Calendar | For Your Patients | PHA Main Site | Contact Us | About Us | Not a registered user? Sign up here.

Resource Library

New Insights into Inpatient Symptom Burden in Pulmonary Arterial Hypertension

Mahesh Chandrasekhar

Hunter Groninger

Laura Bryan

Christopher Barnett


Lisa Peters

Julie Dias

Sara Ahmed

Selma Mohammed

Spencer Liu

Anil Jonnalagadda

Reviews

  Sign in to add a review

0 comments
Leave a Comment

Conference: 2017 PH Professional Network Symposium

Release Date: 10.06.2017

Presentation Type: Abstracts

File Download: 2017 PHPN Abstract 1019

Download Adobe Acrobat

Abstract presented at the 2017 PH Professional Network Symposium held in Bethesda, MD on October 5-7,2017

Purpose

To present insights into the inpatient symptom burden in pulmonary arterial hypertension, and identify whether palliative care can play an important role in this patient population.

Background

Pulmonary arterial hypertension (PAH) is a progressive illness resulting from various conditions, which can lead to a high symptom burden and mortality. Severity of functional impairment has been compared to patients with spinal cord injuries or with cancer unresponsive to chemotherapy. Nearly half of PAH patients note profound deficiency in overall quality of life (QOL) and emotional well-being. Palliative Care is transdisciplinary care that aims to prevent or relieve suffering in patients with a serious progressive illness like PAH. Despite expert opinion encouraging Palliative Care consultation for patients with PAH, little data guides this clinical intervention.

Methods

A retrospective chart review was performed on all PAH patients receiving inpatient Palliative Care consultation from January 2015 to December 2015. Data was collected from Palliative Care assessments and included relevant clinical issues, reason for consultation, prognosis, disposition, and symptom burden at baseline and 48 hours (recorded using Edmonton Symptom Assessment Scale). Types of Palliative Care interventions included such things as advanced care planning, spiritual counseling, disease state education, medical proxy determination, and intimacy counseling. Also categorized were details about the hospitalizations, such as length of stay and time to consultation.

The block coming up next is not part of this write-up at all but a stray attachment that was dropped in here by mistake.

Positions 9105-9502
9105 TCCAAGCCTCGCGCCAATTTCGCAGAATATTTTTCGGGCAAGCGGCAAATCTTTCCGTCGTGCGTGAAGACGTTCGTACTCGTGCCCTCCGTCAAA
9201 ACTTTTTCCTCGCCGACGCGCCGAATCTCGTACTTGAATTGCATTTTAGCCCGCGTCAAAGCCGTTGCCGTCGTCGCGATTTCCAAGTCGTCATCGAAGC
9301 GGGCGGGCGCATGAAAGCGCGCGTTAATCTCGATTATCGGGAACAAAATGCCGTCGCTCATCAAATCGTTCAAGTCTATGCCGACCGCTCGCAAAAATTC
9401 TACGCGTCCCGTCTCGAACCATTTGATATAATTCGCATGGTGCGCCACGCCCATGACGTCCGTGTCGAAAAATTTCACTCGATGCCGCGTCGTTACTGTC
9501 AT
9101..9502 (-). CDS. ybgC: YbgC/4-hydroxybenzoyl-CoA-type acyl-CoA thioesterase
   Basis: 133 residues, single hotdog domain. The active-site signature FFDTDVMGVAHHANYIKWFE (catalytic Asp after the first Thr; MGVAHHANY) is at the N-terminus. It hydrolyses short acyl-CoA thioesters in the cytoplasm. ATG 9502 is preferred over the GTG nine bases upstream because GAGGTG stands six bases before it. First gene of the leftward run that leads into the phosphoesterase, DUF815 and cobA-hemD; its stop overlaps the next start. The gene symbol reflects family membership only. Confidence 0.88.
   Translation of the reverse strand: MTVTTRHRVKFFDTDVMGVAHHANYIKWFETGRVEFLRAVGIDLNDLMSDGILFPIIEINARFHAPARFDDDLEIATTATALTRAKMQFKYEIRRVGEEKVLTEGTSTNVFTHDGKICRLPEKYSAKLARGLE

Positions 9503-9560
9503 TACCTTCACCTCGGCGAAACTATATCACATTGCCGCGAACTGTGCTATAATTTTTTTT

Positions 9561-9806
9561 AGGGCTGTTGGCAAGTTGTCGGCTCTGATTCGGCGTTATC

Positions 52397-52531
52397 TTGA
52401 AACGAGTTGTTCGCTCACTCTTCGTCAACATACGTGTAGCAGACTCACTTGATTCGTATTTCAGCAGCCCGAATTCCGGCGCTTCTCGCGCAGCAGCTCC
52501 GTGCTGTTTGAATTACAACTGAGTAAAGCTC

Results

Palliative care inpatient consults were performed on 11 PAH patients (median hospital length-of-stay 6 days). Two patients developed PAH secondary to scleroderma, one patient developed PAH secondary to systemic sclerosis, and the rest of the cohort had idiopathic PAH. Predominant reasons for consultation were to establish goals of care and for pain control. The retrospective analysis shows that forty-eight hours following consultation, there was an overall improvement in patient-reported pain, dyspnea, and depression scores. Importantly, the Palliative Care team’s transdisciplinary interventions were diverse, including advance care planning, spiritual care, psychosocial counseling, and introducing hospice services. Of the patients seen by Palliative Care, 55% were discharged home, 18% to Nursing Home, 18% to Nursing home with outpatient palliative care, and 9% were Lost-to-follow up. By introducing Palliative Care services as part of best PAH care at our institution, patients readily accepted these interventions.

Conclusion

This case series suggests that inpatient Palliative Care consultation is not only effective for managing important disease-related symptoms, but also important to providing holistic support in the shape of clarifying medical decision-making and advance care planning, as well as introducing concepts relevant to end-of-life care.